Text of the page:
Auction | China Guardian (HK) Auctions Co., Ltd.
2023 Spring Auctions > Asian 20th Century and Contemporary Art
Asian 20th Century and Contemporary Art

Hsiung Ping-Ming (1922-2002)
Standing Horse(Executed from 1959 to 1966)

Bronze Sculpture Edition: 7/8

54 × 56 × 24 cm. 21 1/4 × 22 × 9 1/2 in.

Signed in English, numbered, credited and dated on the base

1995, P.M. Hsiung: Cutting of Space and Welding of Time, Fairmate Art Gallery, Taipei, p.14-15
1999, An Odyssey Abroad and Back – Hsiung Ping-ming’s Art, National Museum of History, Taipei, p. 26-27 (different edition)
1999, Contemporary Chinese Art Collection 6: Hsiung Ping-Ming, Mountain Art Museum, Kaohsiung, p. 57 (different edition)
9 – 31 Dec 1995, P.M. Hsiung: Cutting of Space and Welding of Time, Fairmate Art Gallery, Taipei
15 Oct – 7 Nov 1999, An Odyssey Abroad and Back – Hsiung Ping-ming’s Art, National Museum of History, Taipei (different edition)
1 – 30 May 2010, Perfection・Serenity・Substance・Unrestraint・ Chen Hsia-Yu, Hsiung Ping-Ming, Hsia Yan Sculpture Exhibition, Eslite Gallery, Taipei (different edition)
20 Sep – 1 Nov 2014, Hsiung Ping-Ming: A Retrospective, Main Trend Gallery, Taipei (different edition)
23 Nov – 15 Dec 2019, The Journey of Defining Yourself – Art Exhibition of Hsiung Ping-Ming, National Art Museum of China, Beijing (different edition)

Farmate Art Gallery, Taipei
Acquired directly by present private Asian collector from the artist

This work is accompanied by a certificate of authenticity signed by the artist issued by Fairmate Art Gallery, Taipei

Forging the Unyielding Face of Reality and Spirit:
Hsiung Ping-Ming’s Testament to the Lofty Spirit of a War Horse - Standing Horse

In 1947, Hsiung Ping-Ming attended the Department of Philosophy at the University de Paris. However, living in the art capital of the world, he was soon enchanted by the romantic sculptures of Auguste Rodin and decided to leave his philosophical studies behind, choosing instead to study in the workshop of sculpture Marcel Gimond. After working tirelessly, Hsiung was ingeniously able to combine the inner reflections of philosophy with the outward appearance of art in his sculptures, which became reflections of unparalleled creativity.

From his early following of Rodin to the creation of his first geometric iron sculpture Howling Wolf in 1954, Hsiung gradually embraced the abstract forms of modern sculpture, though his reflections on the will to existence in life never stopped: “Certainly, standing before Egyptian and Greek sculptures, before Rodin and Antoine Bourdelle, I couldn’t help but be moved, but when I saw Han Dynasty stone bulls and stone horses, Northern Wei Dynasty Buddhas and cemetery lions from the Southern Dynasties my soul was stirred in an altogether different way, because my roots are still in China, that is my home”. As a result, from 1960 Hsiung began to focus on Eastern oxen, camels and standing horses as vehicles to showcase the importance of “existentialist” philosophy. Through the process of repetitive kneading and shaping with his fingers he created works that were at once rounded and steely, classical and modern, as he moved onto a new artistic plane.

Jagged Bones, Fulsome Soul

The bronze sculpture Standing Horse was created from 1959-1966 and took the artist seven years to complete. In this piece, Hsiung Ping-Ming creates a slender but tough looking war horse. The beast is stood upright, its head held high, chest puffed out and short tail extended horizontally, with no saddle or bridle, as if imbued with free will.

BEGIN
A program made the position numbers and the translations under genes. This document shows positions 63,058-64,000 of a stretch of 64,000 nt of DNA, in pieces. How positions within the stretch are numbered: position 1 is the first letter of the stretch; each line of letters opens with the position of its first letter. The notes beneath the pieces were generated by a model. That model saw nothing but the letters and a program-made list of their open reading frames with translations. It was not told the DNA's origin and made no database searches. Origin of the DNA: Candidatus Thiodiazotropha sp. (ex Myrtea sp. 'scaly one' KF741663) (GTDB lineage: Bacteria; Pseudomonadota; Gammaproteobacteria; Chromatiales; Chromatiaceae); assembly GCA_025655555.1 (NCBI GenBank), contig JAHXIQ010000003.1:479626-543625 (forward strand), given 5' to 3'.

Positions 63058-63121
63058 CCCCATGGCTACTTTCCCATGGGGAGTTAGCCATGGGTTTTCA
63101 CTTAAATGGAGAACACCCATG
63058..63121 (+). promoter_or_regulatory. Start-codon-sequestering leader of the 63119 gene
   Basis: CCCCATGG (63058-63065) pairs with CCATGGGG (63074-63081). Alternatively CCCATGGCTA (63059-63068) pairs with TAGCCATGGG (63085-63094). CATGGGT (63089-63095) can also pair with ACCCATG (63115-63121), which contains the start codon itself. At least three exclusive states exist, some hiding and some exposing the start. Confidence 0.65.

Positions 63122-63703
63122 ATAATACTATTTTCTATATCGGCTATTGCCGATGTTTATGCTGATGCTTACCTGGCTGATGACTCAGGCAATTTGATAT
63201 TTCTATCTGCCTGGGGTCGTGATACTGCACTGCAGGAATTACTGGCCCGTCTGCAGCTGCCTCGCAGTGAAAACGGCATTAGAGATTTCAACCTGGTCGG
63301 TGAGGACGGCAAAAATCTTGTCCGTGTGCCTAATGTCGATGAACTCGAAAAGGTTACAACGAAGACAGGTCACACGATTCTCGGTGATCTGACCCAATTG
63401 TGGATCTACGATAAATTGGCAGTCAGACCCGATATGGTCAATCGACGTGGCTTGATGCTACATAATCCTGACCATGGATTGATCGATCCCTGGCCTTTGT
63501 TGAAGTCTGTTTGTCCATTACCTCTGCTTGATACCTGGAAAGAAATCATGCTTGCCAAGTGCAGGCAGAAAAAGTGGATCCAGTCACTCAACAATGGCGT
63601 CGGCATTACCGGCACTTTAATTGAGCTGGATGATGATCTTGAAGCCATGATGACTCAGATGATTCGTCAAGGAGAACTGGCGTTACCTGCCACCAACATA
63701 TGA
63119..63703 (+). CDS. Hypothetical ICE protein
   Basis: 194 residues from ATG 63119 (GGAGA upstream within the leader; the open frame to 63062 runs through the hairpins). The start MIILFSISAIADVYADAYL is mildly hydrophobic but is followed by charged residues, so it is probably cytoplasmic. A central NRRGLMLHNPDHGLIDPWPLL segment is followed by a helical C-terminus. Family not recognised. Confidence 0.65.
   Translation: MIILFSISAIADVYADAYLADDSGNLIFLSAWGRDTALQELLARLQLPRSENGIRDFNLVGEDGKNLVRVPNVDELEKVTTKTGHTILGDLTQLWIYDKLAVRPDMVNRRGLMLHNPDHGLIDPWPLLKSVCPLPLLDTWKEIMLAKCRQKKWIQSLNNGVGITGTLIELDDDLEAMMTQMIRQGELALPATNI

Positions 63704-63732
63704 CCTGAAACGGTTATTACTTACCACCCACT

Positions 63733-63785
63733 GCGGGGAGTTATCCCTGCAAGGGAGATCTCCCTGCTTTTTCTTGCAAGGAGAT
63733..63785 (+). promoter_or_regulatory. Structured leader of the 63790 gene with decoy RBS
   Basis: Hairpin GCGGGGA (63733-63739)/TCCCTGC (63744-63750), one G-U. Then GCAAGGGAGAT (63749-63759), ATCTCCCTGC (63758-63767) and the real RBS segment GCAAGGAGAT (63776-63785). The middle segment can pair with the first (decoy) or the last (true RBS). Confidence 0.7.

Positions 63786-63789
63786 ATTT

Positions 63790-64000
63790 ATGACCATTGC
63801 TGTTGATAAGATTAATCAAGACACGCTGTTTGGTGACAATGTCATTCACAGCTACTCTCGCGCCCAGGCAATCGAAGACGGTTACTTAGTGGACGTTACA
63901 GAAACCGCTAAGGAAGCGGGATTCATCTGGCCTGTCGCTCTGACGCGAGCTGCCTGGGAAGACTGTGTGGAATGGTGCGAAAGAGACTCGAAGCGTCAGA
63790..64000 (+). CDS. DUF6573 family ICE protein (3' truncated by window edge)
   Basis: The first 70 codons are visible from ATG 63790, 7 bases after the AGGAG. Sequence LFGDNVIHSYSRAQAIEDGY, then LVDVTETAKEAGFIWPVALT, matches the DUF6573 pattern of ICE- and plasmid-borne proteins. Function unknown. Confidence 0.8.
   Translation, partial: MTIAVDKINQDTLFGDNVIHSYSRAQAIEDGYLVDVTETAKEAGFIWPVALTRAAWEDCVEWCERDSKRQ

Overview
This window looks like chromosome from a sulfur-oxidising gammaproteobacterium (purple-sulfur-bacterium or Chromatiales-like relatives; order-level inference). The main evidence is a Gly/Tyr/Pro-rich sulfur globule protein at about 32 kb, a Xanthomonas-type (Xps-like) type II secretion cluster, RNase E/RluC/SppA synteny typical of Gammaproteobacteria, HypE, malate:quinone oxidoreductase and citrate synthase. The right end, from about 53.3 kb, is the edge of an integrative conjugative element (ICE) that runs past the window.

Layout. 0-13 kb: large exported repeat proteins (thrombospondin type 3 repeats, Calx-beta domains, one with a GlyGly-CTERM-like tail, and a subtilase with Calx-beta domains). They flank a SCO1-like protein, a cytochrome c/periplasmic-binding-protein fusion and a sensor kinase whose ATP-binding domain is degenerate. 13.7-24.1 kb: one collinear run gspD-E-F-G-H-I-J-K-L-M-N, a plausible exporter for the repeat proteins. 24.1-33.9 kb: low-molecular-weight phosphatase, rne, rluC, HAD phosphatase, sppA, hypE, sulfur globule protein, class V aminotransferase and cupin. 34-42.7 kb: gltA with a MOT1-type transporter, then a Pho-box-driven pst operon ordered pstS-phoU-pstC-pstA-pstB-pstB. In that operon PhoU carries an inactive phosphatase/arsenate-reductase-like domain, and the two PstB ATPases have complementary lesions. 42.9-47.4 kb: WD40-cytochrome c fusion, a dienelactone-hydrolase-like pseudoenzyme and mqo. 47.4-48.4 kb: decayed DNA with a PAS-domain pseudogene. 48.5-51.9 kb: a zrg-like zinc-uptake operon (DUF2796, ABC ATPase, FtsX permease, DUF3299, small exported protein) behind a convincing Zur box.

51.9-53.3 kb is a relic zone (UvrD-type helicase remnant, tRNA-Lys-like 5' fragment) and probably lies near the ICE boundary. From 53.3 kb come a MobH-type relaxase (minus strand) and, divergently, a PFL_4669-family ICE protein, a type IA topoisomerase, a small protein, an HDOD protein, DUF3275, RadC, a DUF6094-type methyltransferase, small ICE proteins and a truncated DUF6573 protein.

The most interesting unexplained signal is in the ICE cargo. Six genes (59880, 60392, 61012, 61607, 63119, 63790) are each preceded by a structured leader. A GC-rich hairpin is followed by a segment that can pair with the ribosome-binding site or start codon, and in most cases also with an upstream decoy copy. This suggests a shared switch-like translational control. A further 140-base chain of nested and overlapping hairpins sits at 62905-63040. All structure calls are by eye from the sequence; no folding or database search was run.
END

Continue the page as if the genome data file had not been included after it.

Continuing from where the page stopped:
The circular, hollowed out mouth of the horse ingeniously creates an open-work area that changes the relationship reminiscent of the way in which Henry Moore breaks through static external forms, extending between reality and virtuality in an allusion to a substantial inner world. As we view the firm and unyielding body of the horse covered with kneading marks, it is as if despite experiencing the vicissitudes of life this old war horse still possesses the devoted heart of an old steed with a thousand li in its legs.

If we look carefully at the body of the horse, the two ends of the animal are completely different. The right side is rounded and plump and brings to mind the evenly proportioned sturdy animals of Tang tri-coloured glaze pottery. In contrast, the left of the horse is lean and shows the animal as skin and bones, worn down by the passing of years. The work appears to contrast reality and spirit, imbuing this simple but proudly independent old war horse with a sense of resolution and vigor. Hsiung Ping-Ming crafts the spirit of a war horse from Eastern antiquity by blending the compact nature and change inherent in Western art with the atmosphere and refinement of Eastern tradition. Moreover, in addressing this inquiry into existential will, the artist seemingly asserts that regardless how decrepit the body becomes the spirit is forever full and rich.

Price estimate:
HKD: 600,000 – 800,000
USD: 76,400 – 101,900

Auction Result:
HKD: 1,320,000



All information contained in this website is for reference only,
and contents will be subject to change without prior notice.
All estimates and auction results shown in currencies other than
the Hong Kong Dollar are for reference only.
Although the Company endeavors to ensure the accuracy of the information,
it does not guarantee the accuracy of such information.
And hence will not be responsible to errors or omissions contained herein.

Wechat QR Code

Please use the "Scan QR Code"
function in Wechat